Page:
Journal of the First Voyage of Columbus. ECHOES OF THE GREAT WAR - A SERIES OF WEBINARS: TPS Teachers Network. "A Perfect Inferno" - Echoes of the Great War: American Experiences of World War I. Abbe Museum: One mission, two locations - Inspiring new learning about the Wabanaki Nations with every visit. Historical Agricultural News. First landing of Columbus on the shores of the New World: At San Salvador, W.I., Oct. 12th 1492 : TPS Teachers Network. Raising Engineering Awareness through the Conduit of History. Eagle-Eye Citizen: Solve and create American history and civics challenges to explore Library of Congress primary sources — and look closer. Zoom In: Empowering students to think deeply and write critically about pivotal moments in US history. Common Lit: Free Fiction & Nonfiction Literacy Resources, Curriculum, & Assessment Materials for Middle & High School English Language Arts.
National Archives: Educator Resources. Newsela Text Sets for Social Studies. National Archives: Teaching With Documents. When we ask students to work with and learn from primary sources, we transform them into historians. Rather than passively receiving information from a teacher or textbook, students engage in the activities of historians — making sense of the stories, events and ideas of the past through document analysis. Document Analysis Document analysis is the first step in working with primary sources. Teach your students to think through primary source documents for contextual understanding and to extract information to make informed judgments. Learn more and access our analysis worksheets for photographs, written documents, artifacts, posters, maps, cartoons, videos, and sound recordings. DocsTeach Explore our online tool for teaching with documents from the National Archives.
You can borrow from an ever-expanding collection of document-based activities created by the National Archives, and teachers around the world. Lesson Plans. Beyond the Bubble: Assessing 21st-century Skills with LOC documents. The American Civil War. Reading Like a Historian: Contextualization. Notable Social Studies Trade Books for Young People. DocsTeach: Bring History to Life. Social Studies Central. Featured Product: Evidence Analysis Window Frame We often ask students to analyze evidence and to think historically.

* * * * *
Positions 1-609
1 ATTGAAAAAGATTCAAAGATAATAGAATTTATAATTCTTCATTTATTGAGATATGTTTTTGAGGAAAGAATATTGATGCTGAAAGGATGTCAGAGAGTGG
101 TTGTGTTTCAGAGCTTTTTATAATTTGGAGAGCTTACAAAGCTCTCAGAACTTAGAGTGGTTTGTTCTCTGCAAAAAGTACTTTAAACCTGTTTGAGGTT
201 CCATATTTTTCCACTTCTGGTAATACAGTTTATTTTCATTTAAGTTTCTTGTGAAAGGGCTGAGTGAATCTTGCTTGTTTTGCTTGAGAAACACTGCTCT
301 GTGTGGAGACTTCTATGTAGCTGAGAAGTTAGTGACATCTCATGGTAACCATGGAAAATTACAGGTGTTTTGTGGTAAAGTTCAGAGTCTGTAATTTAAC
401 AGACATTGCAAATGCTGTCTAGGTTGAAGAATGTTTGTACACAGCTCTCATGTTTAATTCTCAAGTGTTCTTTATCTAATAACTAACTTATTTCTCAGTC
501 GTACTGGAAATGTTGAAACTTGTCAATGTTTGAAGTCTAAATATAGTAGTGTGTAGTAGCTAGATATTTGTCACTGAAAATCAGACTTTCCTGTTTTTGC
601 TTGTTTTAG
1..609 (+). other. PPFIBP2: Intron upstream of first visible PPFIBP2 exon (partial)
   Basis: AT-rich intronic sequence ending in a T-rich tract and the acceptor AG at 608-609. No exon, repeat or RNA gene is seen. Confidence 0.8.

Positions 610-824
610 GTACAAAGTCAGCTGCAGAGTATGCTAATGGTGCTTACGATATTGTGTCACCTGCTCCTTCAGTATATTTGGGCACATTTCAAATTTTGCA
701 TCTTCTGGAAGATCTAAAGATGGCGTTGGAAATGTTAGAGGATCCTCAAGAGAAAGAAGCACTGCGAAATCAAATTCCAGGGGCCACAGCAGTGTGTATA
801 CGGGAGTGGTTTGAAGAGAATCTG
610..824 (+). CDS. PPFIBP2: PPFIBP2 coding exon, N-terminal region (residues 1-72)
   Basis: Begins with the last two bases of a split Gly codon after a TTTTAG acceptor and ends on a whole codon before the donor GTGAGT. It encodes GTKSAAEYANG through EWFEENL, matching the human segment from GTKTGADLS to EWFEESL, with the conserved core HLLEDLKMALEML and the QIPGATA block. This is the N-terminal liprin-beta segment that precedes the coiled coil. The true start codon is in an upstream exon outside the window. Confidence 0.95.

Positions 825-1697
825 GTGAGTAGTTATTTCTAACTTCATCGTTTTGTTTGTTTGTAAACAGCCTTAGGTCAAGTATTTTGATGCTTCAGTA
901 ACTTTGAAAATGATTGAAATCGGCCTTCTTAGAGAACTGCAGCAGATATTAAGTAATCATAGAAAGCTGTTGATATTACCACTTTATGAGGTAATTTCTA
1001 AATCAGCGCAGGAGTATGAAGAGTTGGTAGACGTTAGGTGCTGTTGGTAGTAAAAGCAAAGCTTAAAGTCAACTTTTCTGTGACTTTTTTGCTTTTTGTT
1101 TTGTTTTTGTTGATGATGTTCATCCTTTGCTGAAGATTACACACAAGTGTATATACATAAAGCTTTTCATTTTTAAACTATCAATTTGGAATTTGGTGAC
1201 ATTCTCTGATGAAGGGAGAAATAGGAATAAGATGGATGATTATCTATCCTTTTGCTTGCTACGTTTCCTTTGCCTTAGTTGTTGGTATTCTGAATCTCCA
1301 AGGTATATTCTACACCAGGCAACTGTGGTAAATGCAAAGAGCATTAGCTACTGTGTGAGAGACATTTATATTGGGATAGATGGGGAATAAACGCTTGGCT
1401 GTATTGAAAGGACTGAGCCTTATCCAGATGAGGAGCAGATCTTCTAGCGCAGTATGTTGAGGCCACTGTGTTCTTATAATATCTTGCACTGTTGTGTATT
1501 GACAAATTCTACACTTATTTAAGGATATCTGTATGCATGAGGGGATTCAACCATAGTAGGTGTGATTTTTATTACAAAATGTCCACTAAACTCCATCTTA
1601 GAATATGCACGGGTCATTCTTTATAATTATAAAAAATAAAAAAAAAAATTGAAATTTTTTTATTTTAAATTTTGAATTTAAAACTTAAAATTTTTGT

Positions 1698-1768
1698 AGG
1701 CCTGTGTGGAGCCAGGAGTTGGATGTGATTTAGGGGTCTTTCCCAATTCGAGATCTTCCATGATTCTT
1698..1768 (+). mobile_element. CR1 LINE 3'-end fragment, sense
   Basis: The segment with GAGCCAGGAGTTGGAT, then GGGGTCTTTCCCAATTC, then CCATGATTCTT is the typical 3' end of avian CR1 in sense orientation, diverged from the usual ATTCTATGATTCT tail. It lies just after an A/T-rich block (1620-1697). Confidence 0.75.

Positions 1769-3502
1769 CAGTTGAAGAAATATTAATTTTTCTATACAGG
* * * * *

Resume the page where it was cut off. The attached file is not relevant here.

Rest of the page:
But these are skills that often need scaffolding. So we’ve printed historical thinking questions along the edges of heavy duty plastic sheets that your students place on top of photos, documents, maps, political cartoons, and other pieces of evidence. Kids then use dry erase or overhead pens to connect historical thinking questions with evidence found in the document. This Evidence Analysis Window Frame combines critical thinking with a visual, tactile activity that is great for encouraging historical thinking, developing analysis abilities, and supporting literacy skills.
This is the one sided version of the Window Frame – printed on 10 mil erasable plastic. Reading Like A Historian. The Reading Like a Historian curriculum engages students in historical inquiry.
Each lesson revolves around a central historical question and features sets of primary documents designed for groups of students with diverse reading skills and abilities. This curriculum teaches students how to investigate historical questions by employing reading strategies such as sourcing, contextualizing, corroborating, and close reading. Geography Awareness Week 2017: The Geography of Civil Rights Movements. This week, Geography Awareness Week celebrates 30 years of geo goodness. Established in 1987, the week is designed to promote geography and highlight the relevance of a geographic education in preparing citizens to understand and debate pressing social and environmental issues and problems. This year’s theme focuses on the Geography of Civil Rights Movements. A recent American Association of Geographers press release suggests that a “civil rights-themed Geography Awareness Week can be an important moment, especially during these turbulent political times, to come to terms with the nation’s unreconciled legacies of oppression and domination.”
The AAG goes on: Teaching with the Library of Congress. Stop-action photography has become an integral part of our lives. It allows us to watch the beauty of a dancer, the grace of an athlete or the motion of an animal one frame at a time. It is hard to believe that until Edweard Muybridge began his study of animal locomotion with photography in the late 19th century, we were limited to only what the eye could see or what was in a single photograph. In celebration of Muybridge’s birthday, the Library of Congress has uploaded a number of Muybridge’s Animal Locomotion images from its collections into Flickr. The horse in motion, illus. by Muybridge. “Sallie Gardner,” owned by Leland Stanford, running at a 1:40 gait over the Palo Alto track, 19 June 1878: 2 frames showing diagram of foot movements.